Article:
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Particle in a box (3D)

  1. Mar 30, 2015 #1

    Maylis

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    1. The problem statement, all variables and given/known data
    upload_2015-3-30_22-47-11.png

    2. Relevant equations


    3. The attempt at a solution
    a)
    for ##0 \le x,y,z \le a##, the potential is zero. Therefore, the 3d schrödinger equation is

    $$ - \frac {\hbar^{2}}{2m} \nabla^{2} \psi = E \psi $$
    Is it okay to write 3 equations
    $$ - \frac {\hbar^{2}}{2m} \frac {\partial^{2} \psi}{\partial x^{2}} = E \psi$$
    $$ - \frac {\hbar^{2}}{2m} \frac {\partial^{2} \psi}{\partial y^{2}} = E \psi$$
    $$ - \frac {\hbar^{2}}{2m} \frac {\partial^{2} \psi}{\partial z^{2}} = E \psi$$

    How do I separate this into 3 second order ODE's?
     
    Last edited: Mar 30, 2015
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  3. Mar 30, 2015 #2

    Orodruin

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    How do you usually separate variables?
     
  4. Mar 30, 2015 #3

    Orodruin

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    How do you usually separate variables?
     
  5. Mar 30, 2015 #4

    Maylis

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    I don't usually separate variables, that is my problem
     
  6. Mar 30, 2015 #5

    Orodruin

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    Then I suggest starting with reading up on variable separation. A basic Google search should provide you with reasonable results.
     
  7. Mar 30, 2015 #6

    Maylis

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    separation of variables to me means something of the following

    $$ \frac {dy}{dt} = C$$
    $$ dy = C dt $$
    $$ y = \int C dt$$

    This "separation of variables" seems to be something very different.
     
  8. Mar 30, 2015 #7

    Orodruin

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  9. Mar 30, 2015 #8

    Maylis

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    Okay, I know what "separation of variables" is then. However, I didn't know it by that name, or any name for that matter, but at least I now know what you are talking about. So I will say ##\psi(x,y,z) = X(x)Y(y)Z(z)##. Then my schrödinger equation will be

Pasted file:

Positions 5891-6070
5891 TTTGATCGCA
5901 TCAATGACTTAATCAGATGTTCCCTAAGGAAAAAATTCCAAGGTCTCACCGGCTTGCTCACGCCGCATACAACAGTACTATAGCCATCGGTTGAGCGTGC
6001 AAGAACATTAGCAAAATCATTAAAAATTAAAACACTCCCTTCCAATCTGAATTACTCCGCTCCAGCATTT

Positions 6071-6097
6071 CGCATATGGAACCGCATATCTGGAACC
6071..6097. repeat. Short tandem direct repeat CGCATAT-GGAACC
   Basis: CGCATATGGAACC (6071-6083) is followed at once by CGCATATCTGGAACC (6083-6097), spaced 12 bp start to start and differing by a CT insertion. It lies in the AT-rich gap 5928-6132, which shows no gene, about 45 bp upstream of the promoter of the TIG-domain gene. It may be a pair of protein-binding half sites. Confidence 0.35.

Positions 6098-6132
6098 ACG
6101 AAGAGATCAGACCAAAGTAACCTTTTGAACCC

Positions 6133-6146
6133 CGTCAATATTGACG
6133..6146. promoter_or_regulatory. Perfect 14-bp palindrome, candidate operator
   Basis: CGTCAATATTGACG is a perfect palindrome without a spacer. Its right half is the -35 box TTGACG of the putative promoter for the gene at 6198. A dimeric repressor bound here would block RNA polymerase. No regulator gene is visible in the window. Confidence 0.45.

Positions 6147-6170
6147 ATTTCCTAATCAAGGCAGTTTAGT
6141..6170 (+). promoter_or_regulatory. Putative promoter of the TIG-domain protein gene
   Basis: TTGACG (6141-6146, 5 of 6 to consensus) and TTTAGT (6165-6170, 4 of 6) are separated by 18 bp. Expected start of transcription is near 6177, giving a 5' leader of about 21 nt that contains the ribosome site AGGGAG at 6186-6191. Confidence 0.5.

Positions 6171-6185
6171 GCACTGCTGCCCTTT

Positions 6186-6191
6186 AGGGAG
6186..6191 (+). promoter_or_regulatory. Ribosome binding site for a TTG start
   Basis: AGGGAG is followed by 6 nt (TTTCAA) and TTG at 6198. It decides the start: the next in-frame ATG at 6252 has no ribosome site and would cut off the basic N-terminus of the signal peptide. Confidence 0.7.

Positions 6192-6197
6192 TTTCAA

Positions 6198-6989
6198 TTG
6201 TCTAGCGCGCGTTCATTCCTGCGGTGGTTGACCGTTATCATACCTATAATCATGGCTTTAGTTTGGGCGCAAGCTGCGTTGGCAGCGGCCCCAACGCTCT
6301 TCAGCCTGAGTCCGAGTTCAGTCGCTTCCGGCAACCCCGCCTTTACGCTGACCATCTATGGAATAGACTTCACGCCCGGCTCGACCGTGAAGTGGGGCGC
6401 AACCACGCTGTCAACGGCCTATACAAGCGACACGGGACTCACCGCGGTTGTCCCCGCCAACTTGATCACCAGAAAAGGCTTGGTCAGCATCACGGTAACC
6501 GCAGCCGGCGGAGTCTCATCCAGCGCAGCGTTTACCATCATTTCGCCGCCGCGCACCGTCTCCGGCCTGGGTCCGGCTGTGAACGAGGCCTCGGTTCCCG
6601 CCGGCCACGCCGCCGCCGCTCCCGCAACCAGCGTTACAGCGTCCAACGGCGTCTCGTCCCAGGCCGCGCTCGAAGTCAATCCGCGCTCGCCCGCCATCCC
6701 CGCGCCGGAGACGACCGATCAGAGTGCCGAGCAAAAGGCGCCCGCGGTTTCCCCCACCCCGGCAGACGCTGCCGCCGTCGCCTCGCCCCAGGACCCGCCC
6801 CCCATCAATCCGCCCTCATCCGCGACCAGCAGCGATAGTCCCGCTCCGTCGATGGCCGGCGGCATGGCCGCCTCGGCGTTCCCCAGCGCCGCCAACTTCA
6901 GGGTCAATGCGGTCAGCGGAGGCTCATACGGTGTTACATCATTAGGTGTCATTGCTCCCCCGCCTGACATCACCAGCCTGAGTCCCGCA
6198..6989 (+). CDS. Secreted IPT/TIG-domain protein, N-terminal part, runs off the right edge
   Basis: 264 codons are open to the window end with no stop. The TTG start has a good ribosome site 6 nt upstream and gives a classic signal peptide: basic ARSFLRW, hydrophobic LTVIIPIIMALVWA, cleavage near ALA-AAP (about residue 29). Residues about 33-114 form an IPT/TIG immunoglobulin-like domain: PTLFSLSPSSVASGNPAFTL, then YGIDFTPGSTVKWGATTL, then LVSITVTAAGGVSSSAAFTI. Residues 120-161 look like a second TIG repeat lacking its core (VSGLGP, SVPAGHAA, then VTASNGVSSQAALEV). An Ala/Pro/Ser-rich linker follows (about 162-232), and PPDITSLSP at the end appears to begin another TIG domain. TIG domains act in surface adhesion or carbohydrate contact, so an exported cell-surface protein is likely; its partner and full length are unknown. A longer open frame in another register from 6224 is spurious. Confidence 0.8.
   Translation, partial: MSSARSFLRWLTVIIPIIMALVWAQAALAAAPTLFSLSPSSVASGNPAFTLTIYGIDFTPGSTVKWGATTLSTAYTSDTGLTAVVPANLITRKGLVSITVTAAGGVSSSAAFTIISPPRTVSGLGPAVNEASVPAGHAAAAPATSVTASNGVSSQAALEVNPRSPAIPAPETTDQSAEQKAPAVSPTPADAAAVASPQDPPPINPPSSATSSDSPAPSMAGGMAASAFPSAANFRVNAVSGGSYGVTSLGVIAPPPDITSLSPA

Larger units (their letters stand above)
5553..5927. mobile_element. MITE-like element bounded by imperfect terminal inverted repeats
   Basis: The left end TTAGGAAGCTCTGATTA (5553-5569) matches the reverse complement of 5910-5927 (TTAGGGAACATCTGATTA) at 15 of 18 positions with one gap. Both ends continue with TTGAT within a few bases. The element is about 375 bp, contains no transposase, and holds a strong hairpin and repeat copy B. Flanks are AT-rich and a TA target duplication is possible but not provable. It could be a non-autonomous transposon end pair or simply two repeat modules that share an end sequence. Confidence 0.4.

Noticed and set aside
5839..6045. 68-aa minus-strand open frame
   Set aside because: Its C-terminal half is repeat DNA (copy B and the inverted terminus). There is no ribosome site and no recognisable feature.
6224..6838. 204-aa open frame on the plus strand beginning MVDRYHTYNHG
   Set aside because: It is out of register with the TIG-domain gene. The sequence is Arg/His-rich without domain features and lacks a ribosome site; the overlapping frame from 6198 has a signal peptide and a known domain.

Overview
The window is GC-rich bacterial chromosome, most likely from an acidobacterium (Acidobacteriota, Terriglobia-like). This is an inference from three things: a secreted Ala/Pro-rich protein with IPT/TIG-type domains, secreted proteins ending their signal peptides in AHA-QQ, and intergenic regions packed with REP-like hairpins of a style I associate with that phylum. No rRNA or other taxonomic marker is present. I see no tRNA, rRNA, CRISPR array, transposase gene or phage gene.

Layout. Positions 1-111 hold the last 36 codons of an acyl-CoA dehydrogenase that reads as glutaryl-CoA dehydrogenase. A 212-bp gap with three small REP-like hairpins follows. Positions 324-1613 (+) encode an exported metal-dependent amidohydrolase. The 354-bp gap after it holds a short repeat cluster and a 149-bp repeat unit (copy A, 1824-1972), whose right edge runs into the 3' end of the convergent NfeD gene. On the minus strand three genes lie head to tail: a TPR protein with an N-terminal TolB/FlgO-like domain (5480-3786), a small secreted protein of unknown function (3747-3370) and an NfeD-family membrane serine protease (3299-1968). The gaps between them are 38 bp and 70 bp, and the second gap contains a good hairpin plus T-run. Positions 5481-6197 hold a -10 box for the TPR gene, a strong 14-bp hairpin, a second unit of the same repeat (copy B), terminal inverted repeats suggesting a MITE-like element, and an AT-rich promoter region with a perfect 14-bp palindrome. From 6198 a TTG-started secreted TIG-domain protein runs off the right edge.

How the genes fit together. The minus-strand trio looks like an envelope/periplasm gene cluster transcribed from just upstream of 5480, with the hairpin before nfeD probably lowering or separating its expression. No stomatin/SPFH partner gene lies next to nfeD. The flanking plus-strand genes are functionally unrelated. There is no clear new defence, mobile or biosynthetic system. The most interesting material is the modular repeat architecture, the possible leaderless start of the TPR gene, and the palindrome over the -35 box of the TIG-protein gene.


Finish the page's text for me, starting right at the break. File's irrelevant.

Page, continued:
$$- \frac {\hbar^{2}}{2m} \Bigg [ \frac {\partial^{2} (XYZ)}{\partial x^{2}} + \frac {\partial^{2} (XYZ)}{\partial y^{2}} + \frac {\partial^{2} (XYZ)}{\partial z^{2}} \Bigg ] = EXYZ $$
    Pull out the constants (i.e. Y and Z are not functions of x, so they can be pulled out of the derivative with respect to x, etc). Divide through by ##XYZ##
    $$- \frac {\hbar^{2}}{2m} \Bigg [ \frac {1}{X} \frac {\partial^{2} X}{\partial x^{2}} + \frac {1}{Y} \frac {\partial^{2} Y}{\partial y^{2}} + \frac {1}{Z} \frac {\partial^{2} Z}{\partial z^{2}} \Bigg ] = E $$
    Okay, now at this part I have a sum of three second order partial derivatives. How do I proceed here?
     
  10. Mar 30, 2015 #9

    jtbell

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    Have you studied how the one-dimensional time-independent Schrödinger equation is derived from the time-dependent SE by using separation of variables (in this case x and t)? That is, starting with $$-\frac{\hbar^2}{2m} \frac{\partial^2}{\partial x^2} \Psi(x,t) + V(x) \Psi(x,t) = i\hbar \frac{\partial}{\partial t} \Psi(x,t)$$ you separate it into two equations, one for x and one for t, namely the time-independent SE $$-\frac{\hbar^2}{2m} \frac {d^2}{dx^2} \psi(x) + V(x) \psi(x) = E \psi(x)$$ and a differential equation for t: $$i\hbar \frac{d}{dt}f(t) = Ef(t)$$ You should review that derivation, or study it if you haven't seen it yet.
     
  11. Mar 30, 2015 #10

    jtbell

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    Ah, you wrote your last post while I was writing mine.

    OK, the right side of your last equation is a constant, so the left side has to be a constant, the same constant regardless of what values you choose for the coordinates x, y and z, and those coordinates can be chosen completely independently from each other. What does that tell you about the three terms on the left side?
     
  12. Mar 30, 2015 #11

    Maylis

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    Hi Jtbell,

    Yes, I have studied all of the following, however I can't connect the dots with what I am learning now. It is almost like they are completely separate animals...
     
  13. Mar 30, 2015 #12

    Maylis

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    Anyways, I see that the sum of all these derivatives is equal to a constant. Does that mean each term is a constant?

    So maybe for the first derivative, I would set
    $$ \frac {1}{X} \frac {\partial^{2} X}{\partial x^{2}} = C_{1} $$
    And so forth with the rest, then solve each term?
     
  14. Mar 30, 2015 #13

    jtbell

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    Yes. A key factor in the reasoning here is that you can choose the three coordinates x, y, z independently. So if you choose x and y, that gives you values for the first two terms (after you've found the functions X, Y, Z of course). These and the value of E tell you what the value of the third term has to be, and it has to have that value regardless of the value of z. You can reason similarly for the other two terms. So each term on the left is a constant, possibly a different constant for each.

    Right. It might simplify things a bit if you include the ##-\hbar^2/2m## factor in each term. That is, distribute it over the square brackets. The equation you get for each term should then look familiar, especially if you give the constants names like Ex, Ey and Ez instead of C1, C2 and C3. :oldwink:
     
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